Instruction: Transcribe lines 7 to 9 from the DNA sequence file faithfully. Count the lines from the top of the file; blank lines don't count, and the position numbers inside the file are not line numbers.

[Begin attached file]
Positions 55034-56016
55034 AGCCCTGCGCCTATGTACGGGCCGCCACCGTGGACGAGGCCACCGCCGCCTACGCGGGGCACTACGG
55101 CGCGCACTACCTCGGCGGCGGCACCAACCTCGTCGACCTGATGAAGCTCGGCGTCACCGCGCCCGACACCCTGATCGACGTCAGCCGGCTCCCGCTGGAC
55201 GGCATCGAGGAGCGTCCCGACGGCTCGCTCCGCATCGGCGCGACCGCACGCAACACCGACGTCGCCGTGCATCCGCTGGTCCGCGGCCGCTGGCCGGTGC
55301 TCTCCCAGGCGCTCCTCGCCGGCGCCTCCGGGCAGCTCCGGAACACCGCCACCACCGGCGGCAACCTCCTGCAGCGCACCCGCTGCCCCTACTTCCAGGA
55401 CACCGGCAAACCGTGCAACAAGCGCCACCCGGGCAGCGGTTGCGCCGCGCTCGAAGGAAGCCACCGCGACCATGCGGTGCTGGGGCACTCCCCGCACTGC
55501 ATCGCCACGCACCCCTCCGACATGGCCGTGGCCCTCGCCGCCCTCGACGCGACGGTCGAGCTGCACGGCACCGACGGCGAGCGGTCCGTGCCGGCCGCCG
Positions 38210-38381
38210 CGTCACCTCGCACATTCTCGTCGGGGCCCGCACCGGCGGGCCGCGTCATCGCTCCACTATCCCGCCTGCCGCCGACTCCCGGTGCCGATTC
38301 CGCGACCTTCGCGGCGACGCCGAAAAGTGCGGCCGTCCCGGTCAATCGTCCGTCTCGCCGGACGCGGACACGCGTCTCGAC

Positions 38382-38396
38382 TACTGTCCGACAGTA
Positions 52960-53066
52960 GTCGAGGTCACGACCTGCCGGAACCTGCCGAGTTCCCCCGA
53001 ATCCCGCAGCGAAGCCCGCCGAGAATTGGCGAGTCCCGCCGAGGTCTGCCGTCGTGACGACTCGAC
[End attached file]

55501 ATCGCCACGCACCCCTCCGACATGGCCGTGGCCCTCGCCGCCCTCGACGCGACGGTCGAGCTGCACGGCACCGACGGCGAGCGGTCCGTGCCGGCCGCCG
Positions 38210-38381
38210 CGTCACCTCGCACATTCTCGTCGGGGCCCGCACCGGCGGGCCGCGTCATCGCTCCACTATCCCGCCTGCCGCCGACTCCCGGTGCCGATTC